Engagement Cycle Disruption Produces New CXM Model
Truscott then initiated his portion of the webinar by offering thoughts on how the traditional consumer engagement cycle has been disrupted. “Engagement used to be a linear process,” he said. “The customer would see and respond to messages.”
Now, according to Truscott, customers have “influences all over the place” as to whether they engage with or buy a product or trust what marketers write. Truscott said a new customer experience management model which encompasses Web engagement and content management has evolved. Truscott puts content in the middle of this model, and said success in customer experience management starts with embracing the complexity of modern consumers.
One key to embracing this complexity is to take a local approach to consumers, which does not necessarily mean approaching them according to ethnicity or where they live. “Local means speaking in techie, whatever tech community they’re part of,” Truscott explained. “Speaking Canadian French is no longer enough.”
Truscott said embracing complexity also means adapting content to the form factor through which it is viewed, such as adjusting messages to fit the 140-character limitations of Twitter or sizing images to be viewed through mobile devices.
Truscott concluded his presentation by discussing the challenges and opportunities presented by what he termed the “content explosion” that has happened in recent years. “How do you get subject matter experts to engage consumers?” he asked. “There are more authors and more systems than ever before.”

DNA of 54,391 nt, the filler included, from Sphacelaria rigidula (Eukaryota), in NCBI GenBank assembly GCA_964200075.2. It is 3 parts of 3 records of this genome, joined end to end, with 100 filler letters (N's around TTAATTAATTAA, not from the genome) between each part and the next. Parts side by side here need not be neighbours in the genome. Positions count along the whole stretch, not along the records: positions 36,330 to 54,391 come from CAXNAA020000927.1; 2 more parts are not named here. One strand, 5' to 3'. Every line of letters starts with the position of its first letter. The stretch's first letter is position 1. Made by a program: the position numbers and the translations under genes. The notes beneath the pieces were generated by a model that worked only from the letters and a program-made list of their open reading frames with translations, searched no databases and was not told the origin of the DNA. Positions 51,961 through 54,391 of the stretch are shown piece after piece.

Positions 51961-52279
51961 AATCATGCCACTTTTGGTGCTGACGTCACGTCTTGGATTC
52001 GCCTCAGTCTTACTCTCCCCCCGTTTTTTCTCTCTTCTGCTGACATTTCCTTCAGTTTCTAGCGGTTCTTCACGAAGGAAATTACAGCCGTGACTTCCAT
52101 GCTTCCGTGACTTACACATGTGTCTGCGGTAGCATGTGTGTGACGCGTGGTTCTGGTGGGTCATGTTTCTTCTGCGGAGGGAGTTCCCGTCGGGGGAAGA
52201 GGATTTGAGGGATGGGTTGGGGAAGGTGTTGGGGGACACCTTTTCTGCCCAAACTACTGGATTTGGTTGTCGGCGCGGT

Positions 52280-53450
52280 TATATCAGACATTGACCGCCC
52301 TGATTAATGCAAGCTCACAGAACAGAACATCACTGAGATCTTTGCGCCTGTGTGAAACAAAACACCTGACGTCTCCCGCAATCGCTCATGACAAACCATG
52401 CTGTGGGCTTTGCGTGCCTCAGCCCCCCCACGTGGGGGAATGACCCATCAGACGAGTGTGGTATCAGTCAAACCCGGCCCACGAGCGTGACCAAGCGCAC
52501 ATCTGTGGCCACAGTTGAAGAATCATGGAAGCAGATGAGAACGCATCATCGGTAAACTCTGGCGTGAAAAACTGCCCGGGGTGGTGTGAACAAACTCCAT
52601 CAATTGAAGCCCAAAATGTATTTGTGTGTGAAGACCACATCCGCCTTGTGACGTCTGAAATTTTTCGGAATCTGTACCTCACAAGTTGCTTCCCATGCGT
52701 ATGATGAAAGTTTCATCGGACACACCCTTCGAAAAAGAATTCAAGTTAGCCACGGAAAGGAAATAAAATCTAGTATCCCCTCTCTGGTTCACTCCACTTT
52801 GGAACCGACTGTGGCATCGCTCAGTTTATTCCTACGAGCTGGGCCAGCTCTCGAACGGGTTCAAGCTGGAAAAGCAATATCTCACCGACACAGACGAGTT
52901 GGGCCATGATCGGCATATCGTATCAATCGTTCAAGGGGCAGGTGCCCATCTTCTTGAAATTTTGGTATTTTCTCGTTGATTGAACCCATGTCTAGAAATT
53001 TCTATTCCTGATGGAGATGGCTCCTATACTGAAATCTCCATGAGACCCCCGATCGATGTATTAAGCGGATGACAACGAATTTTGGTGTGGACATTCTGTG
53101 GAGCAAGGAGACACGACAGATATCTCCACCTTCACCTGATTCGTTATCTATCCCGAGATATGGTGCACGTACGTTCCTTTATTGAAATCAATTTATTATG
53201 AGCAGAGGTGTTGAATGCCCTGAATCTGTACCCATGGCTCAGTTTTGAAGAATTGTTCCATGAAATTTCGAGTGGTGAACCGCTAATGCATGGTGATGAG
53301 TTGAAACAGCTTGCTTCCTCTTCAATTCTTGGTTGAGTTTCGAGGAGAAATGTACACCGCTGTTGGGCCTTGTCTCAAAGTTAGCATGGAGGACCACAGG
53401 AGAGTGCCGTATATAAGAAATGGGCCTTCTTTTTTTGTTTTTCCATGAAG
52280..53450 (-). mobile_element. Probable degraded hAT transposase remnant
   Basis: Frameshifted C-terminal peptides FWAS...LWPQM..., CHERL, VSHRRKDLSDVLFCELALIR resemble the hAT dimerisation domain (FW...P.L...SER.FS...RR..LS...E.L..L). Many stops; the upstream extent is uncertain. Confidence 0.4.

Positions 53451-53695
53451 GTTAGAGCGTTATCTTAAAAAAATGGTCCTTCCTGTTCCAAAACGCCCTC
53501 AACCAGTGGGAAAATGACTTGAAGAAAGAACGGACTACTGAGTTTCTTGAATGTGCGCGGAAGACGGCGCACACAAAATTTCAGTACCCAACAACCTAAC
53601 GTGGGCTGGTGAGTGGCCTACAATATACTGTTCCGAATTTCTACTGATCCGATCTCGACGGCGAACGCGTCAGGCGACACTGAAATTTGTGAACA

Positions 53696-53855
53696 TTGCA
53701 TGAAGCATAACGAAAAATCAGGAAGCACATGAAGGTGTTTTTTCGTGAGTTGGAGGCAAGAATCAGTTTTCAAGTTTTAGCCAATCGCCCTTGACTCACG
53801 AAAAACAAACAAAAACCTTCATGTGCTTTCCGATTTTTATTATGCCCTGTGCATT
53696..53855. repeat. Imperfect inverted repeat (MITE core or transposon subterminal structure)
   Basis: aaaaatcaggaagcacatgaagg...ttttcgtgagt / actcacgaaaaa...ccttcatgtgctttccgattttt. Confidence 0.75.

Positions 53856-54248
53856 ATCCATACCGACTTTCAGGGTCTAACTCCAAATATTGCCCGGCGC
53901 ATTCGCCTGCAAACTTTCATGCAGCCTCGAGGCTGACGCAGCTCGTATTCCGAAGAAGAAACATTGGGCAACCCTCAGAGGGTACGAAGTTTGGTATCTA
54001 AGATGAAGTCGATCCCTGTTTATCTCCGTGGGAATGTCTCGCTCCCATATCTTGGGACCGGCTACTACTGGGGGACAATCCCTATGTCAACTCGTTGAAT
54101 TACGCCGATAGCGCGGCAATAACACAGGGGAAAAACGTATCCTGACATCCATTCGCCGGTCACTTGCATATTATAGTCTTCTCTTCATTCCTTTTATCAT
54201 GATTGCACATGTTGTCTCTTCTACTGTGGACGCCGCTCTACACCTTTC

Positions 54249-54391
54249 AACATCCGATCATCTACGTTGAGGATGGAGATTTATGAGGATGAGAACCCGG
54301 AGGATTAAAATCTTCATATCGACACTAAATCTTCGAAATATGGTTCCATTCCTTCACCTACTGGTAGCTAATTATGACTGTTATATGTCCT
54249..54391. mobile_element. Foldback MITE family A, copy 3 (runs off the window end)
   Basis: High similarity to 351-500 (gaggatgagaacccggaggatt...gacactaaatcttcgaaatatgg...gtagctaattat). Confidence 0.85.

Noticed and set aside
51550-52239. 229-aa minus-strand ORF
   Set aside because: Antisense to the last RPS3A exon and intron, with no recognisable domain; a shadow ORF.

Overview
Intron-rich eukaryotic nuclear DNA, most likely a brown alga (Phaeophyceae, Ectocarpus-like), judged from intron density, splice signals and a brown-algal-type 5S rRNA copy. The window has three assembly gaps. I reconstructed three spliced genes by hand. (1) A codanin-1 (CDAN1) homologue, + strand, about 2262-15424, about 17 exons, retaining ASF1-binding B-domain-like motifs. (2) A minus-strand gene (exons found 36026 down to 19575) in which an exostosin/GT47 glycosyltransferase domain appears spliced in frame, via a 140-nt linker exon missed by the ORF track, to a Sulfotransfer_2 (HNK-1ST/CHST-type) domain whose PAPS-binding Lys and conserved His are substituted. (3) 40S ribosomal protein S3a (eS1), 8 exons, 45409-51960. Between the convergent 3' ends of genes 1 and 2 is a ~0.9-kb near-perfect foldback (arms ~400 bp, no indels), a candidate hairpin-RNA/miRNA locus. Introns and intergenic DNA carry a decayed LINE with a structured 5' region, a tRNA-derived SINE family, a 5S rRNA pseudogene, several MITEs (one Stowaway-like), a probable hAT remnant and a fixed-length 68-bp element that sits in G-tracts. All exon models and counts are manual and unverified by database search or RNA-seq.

Building the Business Case
In response to an audience question in the Q&A portion of the webinar following prepared presentations, Rose said that marketers should focus on building a business case for Web engagement, rather than an ROI model. “ROI is setting goals for results that are not prerequisites for trying something new,” he stated. “Web engagement is new for most organizations.”
To build a business case for Web engagement, Rose recommended marketers work slowly and start by taking an existing tactic that is not working too well and infusing it with “more engaging content that drives and supports customers on their buying journey.”
Truscott added that Web engagement is not about getting hits on a website. “Publish a picture of a cute, fluffy kitten and you’ll get thousands of hits,” he said. “Find out what kind of engagement you’re trying to achieve and focus on actions that are achieving this. Advocacy is valuable, not just the initial purchase.”
To further illustrate the extended value of an engaged consumer, Rose described the experience of a client in the debt consolidation industry that discovered that although it took more time and more money to bring customers who it engaged more thoughtfully into the office for a consultation, when these engaged customers came in and signed up, they were 500 times more likely to make a first payment and then continue to make payments.